01 Jun 2004

Cyberposium: Pros and Cons of Outsourcing


The nuances of outsourcing — a swiftly growing phenomenon — are sometimes lost in a blizzard of headlines about IT jobs disappearing overseas. At the ninth annual Cyberposium conference, a panel of experts offered their perspective on a movement that is changing the way America does business.

Sheeroy Desai, EVP and COO for Sapient, noted that his company saves 30 to 40 percent by offshoring IT — but the move has involved a significant investment in training. “Most IT organizations tend to underestimate the costs of management overhead, costs related to communications overhead, and travel,” he said.

The outsourcing market is estimated at 11 percent of IT — or about $150 billion globally. India is acknowledged to be the largest offshore destination, but a great deal of IT business is outsourced to off-site domestic workers as well.

At GM, CTO Tony Scott noted that his department is 100 percent outsourced. “We are absolute converts,” he said, citing the benefits of cost reduction, quality, and flexibility. The end of a contract is always a new opportunity to make improvements, demand more, and reprice.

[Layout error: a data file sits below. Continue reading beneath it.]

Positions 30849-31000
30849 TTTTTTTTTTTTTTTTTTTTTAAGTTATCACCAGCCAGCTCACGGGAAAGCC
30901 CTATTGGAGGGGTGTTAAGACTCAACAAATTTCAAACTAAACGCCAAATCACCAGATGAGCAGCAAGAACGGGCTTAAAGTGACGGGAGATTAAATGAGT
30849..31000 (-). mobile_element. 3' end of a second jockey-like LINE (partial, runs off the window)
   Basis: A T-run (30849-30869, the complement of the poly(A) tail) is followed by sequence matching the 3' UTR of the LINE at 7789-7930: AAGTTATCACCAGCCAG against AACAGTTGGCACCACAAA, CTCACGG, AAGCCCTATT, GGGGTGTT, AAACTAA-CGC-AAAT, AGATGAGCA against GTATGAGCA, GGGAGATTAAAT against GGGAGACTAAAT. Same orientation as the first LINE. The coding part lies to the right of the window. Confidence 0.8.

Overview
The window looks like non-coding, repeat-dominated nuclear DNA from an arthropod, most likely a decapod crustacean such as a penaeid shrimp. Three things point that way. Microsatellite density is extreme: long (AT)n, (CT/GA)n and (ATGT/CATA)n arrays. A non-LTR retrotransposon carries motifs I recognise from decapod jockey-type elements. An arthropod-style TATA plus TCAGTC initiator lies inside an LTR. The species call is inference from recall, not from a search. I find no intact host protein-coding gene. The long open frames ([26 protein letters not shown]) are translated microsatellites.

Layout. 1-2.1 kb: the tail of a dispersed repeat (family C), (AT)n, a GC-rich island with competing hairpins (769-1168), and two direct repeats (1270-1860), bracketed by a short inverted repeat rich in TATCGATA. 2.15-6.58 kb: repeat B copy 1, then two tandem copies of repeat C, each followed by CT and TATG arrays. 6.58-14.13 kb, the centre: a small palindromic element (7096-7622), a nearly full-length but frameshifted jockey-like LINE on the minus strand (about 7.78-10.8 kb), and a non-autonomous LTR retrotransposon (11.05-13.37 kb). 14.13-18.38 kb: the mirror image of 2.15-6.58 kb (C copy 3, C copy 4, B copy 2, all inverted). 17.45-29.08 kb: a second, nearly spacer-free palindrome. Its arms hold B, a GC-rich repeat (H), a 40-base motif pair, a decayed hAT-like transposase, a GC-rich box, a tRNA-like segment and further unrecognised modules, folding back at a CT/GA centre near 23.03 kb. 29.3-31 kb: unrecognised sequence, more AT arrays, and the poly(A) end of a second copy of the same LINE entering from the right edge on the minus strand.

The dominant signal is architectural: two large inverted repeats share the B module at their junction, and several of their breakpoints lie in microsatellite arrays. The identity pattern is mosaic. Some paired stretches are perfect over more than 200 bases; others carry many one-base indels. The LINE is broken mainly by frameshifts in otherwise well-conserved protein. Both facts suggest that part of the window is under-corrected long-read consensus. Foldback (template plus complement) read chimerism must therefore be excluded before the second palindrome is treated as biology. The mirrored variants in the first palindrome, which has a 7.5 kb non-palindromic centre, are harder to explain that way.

If IT workers were to transfer a project to the next time zone at the end of their shift, it would create a 24-hour knowledge factory, said MIT professor Amar Gupta. “When you came to work the next morning, the challenge would be to understand what others have done in the past sixteen hours. If you are able to achieve that from a technological, managerial, and organizational point of view, it will create a new paradigm,” said Gupta.

Radio frequency ID tags, Voice over Internet Protocol (VoIP), and online gaming were among the other topics covered. The conference, which drew over 500 attendees, was organized by a team of 75 student volunteers.

For a full report on this and other student conferences, visit the “HBS Conference Coverage” section of HBS Working Knowledge at www.workingknowledge.hbs.edu.


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